Marble Tourism Association: Hiking, Canoeing and Fishing

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Marble Tourism Association

Hiking, Canoeing and Fishing

http://marbletourismassociation.org/

“The Marble Tourism Association represents the best of what Marble has to offer. The best services, best value and best information. You can reach us with your questions and we’ll be happy to answer and get you on your way to a time of your life!”

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Canoeing

“Few things in life are more peaceful than paddling a canoe across a beautiful high-country lake, and that dream can be realized at Marble’s own Beaver Lake, situated on the eastern edge of the town.”

“The 20-acre lake, which is maintained and stocked with trout by the Division of Wildlife (DOW), is a canoeing gem. No motorized watercraft are allowed on the lake, and it’s easy to spend a couple of hours paddling across the lake and back, fishing from the canoe, or just floating and relaxing. Several locals and some of the lodges keep canoes and other means of water conveyance locked up at the northwest corner of the lake by the Beaver Lake sign where there is a large parking lot and a public outhouse.”

Lizard Lake

“For the canoeist looking for a little more adventure, Lizard Lake is tucked between the base of the towering southwest-facing cliffs of Sheep Mountain and the “backside” of Hat Mountain with great views of the east face of Whitehouse Mountain. Lizard Lake, which is accessed via the jeep road to Crystal (see 4×4 Routes), is a reputedly bottomless 5-acre lake supervised by the Forest Service. Its name is mistakenly derived from the fact that it is inhabited by lizard-like salamanders with external feather-like gills that can be observed floating above clumps of aquatic vegetation or hugging the mud bottom.”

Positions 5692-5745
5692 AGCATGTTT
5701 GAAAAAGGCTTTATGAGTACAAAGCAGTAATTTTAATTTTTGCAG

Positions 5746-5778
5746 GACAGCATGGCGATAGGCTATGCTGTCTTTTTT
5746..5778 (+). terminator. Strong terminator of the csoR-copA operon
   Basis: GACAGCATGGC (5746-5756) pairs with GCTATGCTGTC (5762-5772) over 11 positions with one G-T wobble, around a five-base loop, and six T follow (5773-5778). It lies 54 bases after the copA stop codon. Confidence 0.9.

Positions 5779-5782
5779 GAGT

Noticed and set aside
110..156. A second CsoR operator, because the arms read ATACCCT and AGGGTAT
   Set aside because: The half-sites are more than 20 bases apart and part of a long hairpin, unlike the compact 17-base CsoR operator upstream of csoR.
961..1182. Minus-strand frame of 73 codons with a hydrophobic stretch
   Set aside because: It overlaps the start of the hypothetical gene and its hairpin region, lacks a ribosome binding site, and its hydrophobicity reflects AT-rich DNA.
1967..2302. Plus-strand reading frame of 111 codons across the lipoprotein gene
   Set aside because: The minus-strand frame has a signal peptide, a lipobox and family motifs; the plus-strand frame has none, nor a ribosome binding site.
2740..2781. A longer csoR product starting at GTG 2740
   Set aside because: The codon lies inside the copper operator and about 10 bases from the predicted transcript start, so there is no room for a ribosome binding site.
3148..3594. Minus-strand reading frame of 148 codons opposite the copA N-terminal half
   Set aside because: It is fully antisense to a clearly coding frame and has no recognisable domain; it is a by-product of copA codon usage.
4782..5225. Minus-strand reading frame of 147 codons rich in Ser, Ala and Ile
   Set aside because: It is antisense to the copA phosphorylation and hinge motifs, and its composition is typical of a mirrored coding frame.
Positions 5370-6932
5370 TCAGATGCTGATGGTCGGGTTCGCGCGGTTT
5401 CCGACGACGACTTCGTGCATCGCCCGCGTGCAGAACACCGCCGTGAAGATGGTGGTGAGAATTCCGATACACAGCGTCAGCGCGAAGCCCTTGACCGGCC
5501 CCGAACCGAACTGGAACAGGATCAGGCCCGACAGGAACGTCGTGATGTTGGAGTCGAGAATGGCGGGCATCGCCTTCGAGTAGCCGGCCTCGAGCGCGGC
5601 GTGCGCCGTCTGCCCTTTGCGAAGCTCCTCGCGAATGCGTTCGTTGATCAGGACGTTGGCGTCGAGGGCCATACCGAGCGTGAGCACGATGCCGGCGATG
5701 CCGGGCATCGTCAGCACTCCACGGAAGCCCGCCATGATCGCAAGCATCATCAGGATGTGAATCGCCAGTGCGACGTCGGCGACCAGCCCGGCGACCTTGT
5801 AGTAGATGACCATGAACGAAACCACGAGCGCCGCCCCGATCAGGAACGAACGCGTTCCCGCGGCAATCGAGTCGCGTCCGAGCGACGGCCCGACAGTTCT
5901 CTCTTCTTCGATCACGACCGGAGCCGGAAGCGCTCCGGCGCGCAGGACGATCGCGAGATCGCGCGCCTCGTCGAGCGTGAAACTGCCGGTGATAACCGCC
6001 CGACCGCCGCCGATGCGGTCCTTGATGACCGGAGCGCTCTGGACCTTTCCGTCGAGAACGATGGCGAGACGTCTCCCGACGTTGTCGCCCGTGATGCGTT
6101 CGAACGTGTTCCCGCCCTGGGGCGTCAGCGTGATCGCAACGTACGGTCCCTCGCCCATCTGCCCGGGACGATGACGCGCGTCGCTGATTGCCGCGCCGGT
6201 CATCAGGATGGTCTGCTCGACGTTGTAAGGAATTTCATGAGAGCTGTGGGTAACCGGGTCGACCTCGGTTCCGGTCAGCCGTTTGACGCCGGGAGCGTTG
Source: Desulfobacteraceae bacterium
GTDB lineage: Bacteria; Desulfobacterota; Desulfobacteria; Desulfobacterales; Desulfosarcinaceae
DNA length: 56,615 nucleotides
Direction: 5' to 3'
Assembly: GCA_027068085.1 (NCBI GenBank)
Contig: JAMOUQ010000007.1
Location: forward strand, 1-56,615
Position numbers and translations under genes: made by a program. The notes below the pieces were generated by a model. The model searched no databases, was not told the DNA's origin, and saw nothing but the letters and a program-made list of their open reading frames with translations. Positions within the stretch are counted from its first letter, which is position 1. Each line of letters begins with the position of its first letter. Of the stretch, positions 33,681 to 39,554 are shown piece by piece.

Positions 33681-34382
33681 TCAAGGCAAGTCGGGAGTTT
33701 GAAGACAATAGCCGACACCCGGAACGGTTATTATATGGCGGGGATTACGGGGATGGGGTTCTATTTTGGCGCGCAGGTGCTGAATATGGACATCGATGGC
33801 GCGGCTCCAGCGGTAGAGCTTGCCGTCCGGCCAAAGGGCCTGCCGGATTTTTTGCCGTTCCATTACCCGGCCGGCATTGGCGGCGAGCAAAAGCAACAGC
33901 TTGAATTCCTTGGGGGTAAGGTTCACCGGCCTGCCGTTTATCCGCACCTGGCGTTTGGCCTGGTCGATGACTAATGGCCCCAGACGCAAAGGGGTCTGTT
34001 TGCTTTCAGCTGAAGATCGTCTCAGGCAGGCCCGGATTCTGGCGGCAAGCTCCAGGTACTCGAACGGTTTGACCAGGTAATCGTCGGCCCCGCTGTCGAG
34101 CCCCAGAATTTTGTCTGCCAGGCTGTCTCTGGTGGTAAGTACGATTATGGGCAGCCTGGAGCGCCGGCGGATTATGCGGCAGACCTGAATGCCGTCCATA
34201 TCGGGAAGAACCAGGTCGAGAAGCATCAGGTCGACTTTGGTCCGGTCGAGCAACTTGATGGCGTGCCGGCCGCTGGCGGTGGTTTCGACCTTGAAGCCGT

“Please note that river canoeing is not recommended on the Crystal River unless canoeists are very experienced and very familiar with whitewater conditions. The Crystal River near Marble is at times very rocky and dangerous, with whitewater conditions that can easily swamp a canoe, particularly during spring runoff from May through June. Later in the summer, the river is particularly rocky and is not recommended for canoe travel.”

“When you’re thinking about a great family outing in the mountains, there’s nothing better than spending a day on the water fly fishing for trout in Colorado, surrounded by spectacular scenery. That’s Marble! Whether the angler is an experienced fly-fisherman looking for pristine trout streams or a youngster hoping to hook up his or her first fish, Marble has something to offer.”

Fly fishing on the Crystal River

“The Crystal River, known as one of the favorite fly fishing destinations in Colorado, springs forth from the mountains just above Marble and flows through town and down through Redstone until it joins the Roaring Fork River below Carbondale. The Crystal is home to wild populations of German brown, rainbow, cutthroat, and brook trout, as well as big schools of mountain whitefish. On public stretches of the Crystal between Redstone and Marble, the Colorado Division of Wildlife regularly stocks the river with catchable-size rainbow and cutthroat trout.